Proper resourcing of Australia’s diplomacy with India: this has several facets. India is not just another country. The billion-plus scale of its population is echoed in its cultural and geographic diversity and the size and complexity of its mass media, political and business interests. In this context, and if your agenda is ambitious, the tradition of representing Australia’s interests in India with modest diplomatic, bureaucratic and financial resources cannot last. It is time to consider a full India branch in the Department of Foreign Affairs and Trade (DFAT) and a diplomatic presence beyond New Delhi. If Canberra sees fit to deploy diplomats (rather than narrowly-focused trade representatives) in Shanghai, Guangzhou and Hong Kong, why not Mumbai, Chennai or Kolkata? Finally, DFAT has not cultivated a single Hindi-speaker in a decade. Yes, India’s elite speaks English. But much of the political life of the country uses the vernacular, and to consider it not to be worth schooling a single Australian diplomat in that language is a false economy, not to mention an insult to a major world civilisation. (Hindi is also a backdoor to Urdu, and Australia’s diplomatic and security agencies desperately need talent in that language.) [Lowy Interpreter]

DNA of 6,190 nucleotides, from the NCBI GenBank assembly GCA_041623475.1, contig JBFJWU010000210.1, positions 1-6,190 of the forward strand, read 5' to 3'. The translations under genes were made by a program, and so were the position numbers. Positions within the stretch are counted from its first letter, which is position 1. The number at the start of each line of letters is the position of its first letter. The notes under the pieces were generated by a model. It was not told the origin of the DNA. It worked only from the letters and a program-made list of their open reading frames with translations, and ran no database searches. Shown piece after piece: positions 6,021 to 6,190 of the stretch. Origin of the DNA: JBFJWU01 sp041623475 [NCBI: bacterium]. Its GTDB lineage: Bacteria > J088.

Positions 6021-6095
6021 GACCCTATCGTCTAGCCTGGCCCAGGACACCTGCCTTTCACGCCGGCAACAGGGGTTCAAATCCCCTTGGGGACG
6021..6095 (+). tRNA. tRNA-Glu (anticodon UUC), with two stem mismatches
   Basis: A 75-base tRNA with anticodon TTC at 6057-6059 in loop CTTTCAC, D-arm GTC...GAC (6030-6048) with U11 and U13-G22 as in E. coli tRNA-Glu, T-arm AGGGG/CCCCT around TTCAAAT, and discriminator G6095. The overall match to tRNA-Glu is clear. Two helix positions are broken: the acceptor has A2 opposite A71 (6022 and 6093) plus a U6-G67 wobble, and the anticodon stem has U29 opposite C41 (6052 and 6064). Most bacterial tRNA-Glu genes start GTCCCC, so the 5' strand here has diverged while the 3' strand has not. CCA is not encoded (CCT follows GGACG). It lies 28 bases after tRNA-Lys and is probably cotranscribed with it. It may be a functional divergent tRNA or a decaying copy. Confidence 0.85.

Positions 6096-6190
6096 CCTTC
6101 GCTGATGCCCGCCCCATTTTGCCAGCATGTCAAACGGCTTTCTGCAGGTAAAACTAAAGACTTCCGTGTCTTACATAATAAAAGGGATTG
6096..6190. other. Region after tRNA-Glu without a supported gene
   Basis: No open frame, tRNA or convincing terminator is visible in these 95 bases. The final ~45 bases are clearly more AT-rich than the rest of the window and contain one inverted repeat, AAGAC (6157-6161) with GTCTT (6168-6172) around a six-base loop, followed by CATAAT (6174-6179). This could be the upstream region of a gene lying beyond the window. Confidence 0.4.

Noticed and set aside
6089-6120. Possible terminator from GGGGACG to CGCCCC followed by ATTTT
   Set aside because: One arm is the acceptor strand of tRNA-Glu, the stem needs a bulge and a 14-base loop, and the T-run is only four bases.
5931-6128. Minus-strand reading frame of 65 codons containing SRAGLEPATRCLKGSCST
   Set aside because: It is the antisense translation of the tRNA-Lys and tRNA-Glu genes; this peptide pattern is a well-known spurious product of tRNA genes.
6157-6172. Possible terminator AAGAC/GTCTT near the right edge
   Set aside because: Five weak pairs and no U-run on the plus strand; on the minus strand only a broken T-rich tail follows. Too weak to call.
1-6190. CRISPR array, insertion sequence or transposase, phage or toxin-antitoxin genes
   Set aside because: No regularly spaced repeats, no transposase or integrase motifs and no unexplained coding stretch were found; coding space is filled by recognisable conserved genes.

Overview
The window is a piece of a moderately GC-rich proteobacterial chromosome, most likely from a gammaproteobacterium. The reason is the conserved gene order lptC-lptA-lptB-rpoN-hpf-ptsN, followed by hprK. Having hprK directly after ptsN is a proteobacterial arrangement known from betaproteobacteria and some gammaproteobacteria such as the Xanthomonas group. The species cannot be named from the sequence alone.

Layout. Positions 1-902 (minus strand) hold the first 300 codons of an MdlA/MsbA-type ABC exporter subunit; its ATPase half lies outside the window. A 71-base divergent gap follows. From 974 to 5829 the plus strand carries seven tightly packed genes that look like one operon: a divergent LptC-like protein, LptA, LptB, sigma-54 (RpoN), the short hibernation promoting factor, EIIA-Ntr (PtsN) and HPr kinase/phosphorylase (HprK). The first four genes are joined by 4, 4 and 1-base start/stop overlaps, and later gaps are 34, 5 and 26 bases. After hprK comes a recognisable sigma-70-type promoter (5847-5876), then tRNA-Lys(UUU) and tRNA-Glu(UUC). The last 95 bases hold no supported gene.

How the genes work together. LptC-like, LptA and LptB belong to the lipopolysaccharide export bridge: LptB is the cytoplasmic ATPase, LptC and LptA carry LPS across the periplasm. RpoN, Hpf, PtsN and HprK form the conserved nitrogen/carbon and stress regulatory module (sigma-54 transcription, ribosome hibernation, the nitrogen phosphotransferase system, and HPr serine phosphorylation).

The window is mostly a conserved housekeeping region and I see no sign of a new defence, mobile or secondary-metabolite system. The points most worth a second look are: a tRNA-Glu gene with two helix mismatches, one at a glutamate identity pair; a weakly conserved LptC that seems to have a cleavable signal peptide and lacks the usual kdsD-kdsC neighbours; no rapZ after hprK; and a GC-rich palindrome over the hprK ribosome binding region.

Medcalf’s arguments echo what this blog wrote during the Mohammed Haneef imbroglio: Australia must invest in institutional capacity that to engage India. Mr Stephen Smith would do well heed the contents of Rory Medcalf’s memo.

Narendra Modi’s foreign affairs

The Gujjus of Astrakhan

Newspaper columns this week are mostly about Narendra Modi, and mostly about domestic issues. Those interested in foreign affairs will find K P Nayar’s piece in The Telegraph of interest:

While India’s strategic community and sections of the media have been obsessed with the India-United States of America nuclear deal, it has largely escaped their attention that Modi travelled twice to Moscow to cash in on traditional Indo-Russian links, going against the recent fashion in New Delhi of running down such commercial-cum-cultural ties with Russia in an eagerness to suck up to Washington. No one should be surprised if it is Modi who has the last laugh at the Americans, who denied him a visa in a moment of extreme bad judgment and short-sightedness in Washington. Continue reading “Narendra Modi’s foreign affairs”